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Cystic Fibrosis: Recent Insights into Inhaled Antibiotic Treatment and Future Perspectives

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Cystic Fibrosis Center, Anna Meyer Children’s University Hospital, Viale Pieraccini 24, 50139 Firenze, Italy
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Department Pathophysiology and Transplantation, University of Milan, IRCCS Fondazione Ca’ Granda Ospedale Maggiore Policlinico, Via Francesco Sforza 35, 20122 Milan, Italy
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Adult Cystic Fibrosis Center, Azienda Ospedaliera Universitaria San Luigi Gonzaga, 10043 Orbassano, Italy
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Adult Cystic Fibrosis Center, Department of Translational Medical Sciences, Federico II University of Naples, Via Sergio Pansini 5, 80131 Naples, Italy
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Cystic Fibrosis Center, Policlinico Umberto I Hospital, Viale Regina Elena 324, 00161 Rome, Italy
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Cystic Fibrosis Center, Azienda Ospedaliero Universitaria Integrata di Verona, Pl. Aristide Stefani 1, 37126 Verona, Italy
*
Author to whom correspondence should be addressed.
Academic Editor: Maria Luisa Mangoni
Antibiotics 2021, 10(3), 338; https://doi.org/10.3390/antibiotics10030338
Received: 5 February 2021 / Revised: 16 March 2021 / Accepted: 17 March 2021 / Published: 22 March 2021
Although new inhaled antibiotics have profoundly improved respiratory diseases in cystic fibrosis (CF) patients, lung infections are still the leading cause of death. Inhaled antibiotics, i.e., colistin, tobramycin, aztreonam lysine and levofloxacin, are used as maintenance treatment for CF patients after the development of chronic Pseudomonas aeruginosa (P. aeruginosa) infection. Their use offers advantages over systemic therapy since a relatively high concentration of the drug is delivered directly to the lung, thus, enhancing the pharmacokinetic/pharmacodynamic parameters and decreasing toxicity. Notably, alternating treatment with inhaled antibiotics represents an important strategy for improving patient outcomes. The prevalence of CF patients receiving continuous inhaled antibiotic regimens with different combinations of the anti-P. aeruginosa antibiotic class has been increasing over time. Moreover, these antimicrobial agents are also used for preventing acute pulmonary exacerbations in CF. In this review, the efficacy and safety of the currently available inhaled antibiotics for lung infection treatment in CF patients are discussed, with a particular focus on strategies for eradicating P. aeruginosa and other pathogens. Moreover, the effects of long-term inhaled antibiotic therapy for chronic P. aeruginosa infection and for the prevention of pulmonary exacerbations is reviewed. Finally, how the mucus environment and microbial community richness can influence the efficacy of aerosolized antimicrobial agents is discussed. View Full-Text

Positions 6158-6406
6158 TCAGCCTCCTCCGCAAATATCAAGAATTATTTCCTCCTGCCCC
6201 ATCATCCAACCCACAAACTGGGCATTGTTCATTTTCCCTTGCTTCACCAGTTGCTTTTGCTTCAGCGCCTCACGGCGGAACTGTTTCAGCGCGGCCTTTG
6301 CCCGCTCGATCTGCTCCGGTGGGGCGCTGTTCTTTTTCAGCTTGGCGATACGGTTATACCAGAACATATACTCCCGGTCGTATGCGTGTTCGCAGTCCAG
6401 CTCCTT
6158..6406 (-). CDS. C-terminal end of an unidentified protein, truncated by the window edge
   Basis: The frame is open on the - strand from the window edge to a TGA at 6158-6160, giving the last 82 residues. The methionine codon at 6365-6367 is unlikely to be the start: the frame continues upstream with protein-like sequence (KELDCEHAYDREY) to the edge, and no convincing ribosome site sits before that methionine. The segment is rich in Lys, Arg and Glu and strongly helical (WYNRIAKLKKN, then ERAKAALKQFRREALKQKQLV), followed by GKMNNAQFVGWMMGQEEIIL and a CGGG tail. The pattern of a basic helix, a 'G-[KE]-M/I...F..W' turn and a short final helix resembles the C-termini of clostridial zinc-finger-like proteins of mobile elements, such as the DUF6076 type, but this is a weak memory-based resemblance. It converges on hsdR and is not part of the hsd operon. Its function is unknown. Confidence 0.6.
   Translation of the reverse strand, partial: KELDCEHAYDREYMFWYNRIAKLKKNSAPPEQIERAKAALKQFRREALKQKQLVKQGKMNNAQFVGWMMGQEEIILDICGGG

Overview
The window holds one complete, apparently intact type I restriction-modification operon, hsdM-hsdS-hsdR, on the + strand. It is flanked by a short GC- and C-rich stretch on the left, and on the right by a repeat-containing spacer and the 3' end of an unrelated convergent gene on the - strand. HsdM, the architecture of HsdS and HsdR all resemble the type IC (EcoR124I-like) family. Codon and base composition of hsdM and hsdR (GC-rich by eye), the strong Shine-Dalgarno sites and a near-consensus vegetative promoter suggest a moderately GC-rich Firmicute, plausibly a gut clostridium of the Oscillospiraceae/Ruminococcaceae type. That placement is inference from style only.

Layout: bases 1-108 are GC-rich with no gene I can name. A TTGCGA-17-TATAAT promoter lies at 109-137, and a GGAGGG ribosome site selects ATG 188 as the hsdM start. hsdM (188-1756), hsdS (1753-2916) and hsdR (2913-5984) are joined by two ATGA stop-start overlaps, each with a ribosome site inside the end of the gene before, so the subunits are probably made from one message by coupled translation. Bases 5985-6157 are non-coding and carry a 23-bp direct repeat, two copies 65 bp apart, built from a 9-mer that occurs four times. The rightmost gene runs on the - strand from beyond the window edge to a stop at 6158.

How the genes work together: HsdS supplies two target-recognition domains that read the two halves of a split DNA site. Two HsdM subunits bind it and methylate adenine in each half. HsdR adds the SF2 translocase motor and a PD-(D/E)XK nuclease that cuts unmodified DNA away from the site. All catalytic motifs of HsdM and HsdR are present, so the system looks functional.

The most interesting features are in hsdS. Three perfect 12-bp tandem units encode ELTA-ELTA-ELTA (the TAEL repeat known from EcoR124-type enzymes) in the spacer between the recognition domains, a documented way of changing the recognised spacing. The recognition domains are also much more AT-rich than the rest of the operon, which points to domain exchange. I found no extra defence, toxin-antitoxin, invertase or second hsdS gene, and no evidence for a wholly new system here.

Keywords: cystic fibrosis; P. aeruginosa; inhaled antibiotics; pulmonary exacerbations cystic fibrosis; P. aeruginosa; inhaled antibiotics; pulmonary exacerbations
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MDPI and ACS Style

Taccetti, G.; Francalanci, M.; Pizzamiglio, G.; Messore, B.; Carnovale, V.; Cimino, G.; Cipolli, M. Cystic Fibrosis: Recent Insights into Inhaled Antibiotic Treatment and Future Perspectives. Antibiotics 2021, 10, 338. https://doi.org/10.3390/antibiotics10030338

AMA Style

Taccetti G, Francalanci M, Pizzamiglio G, Messore B, Carnovale V, Cimino G, Cipolli M. Cystic Fibrosis: Recent Insights into Inhaled Antibiotic Treatment and Future Perspectives. Antibiotics. 2021; 10(3):338. https://doi.org/10.3390/antibiotics10030338

Chicago/Turabian Style

Taccetti, Giovanni, Michela Francalanci, Giovanna Pizzamiglio, Barbara Messore, Vincenzo Carnovale, Giuseppe Cimino, and Marco Cipolli. 2021. "Cystic Fibrosis: Recent Insights into Inhaled Antibiotic Treatment and Future Perspectives" Antibiotics 10, no. 3: 338. https://doi.org/10.3390/antibiotics10030338

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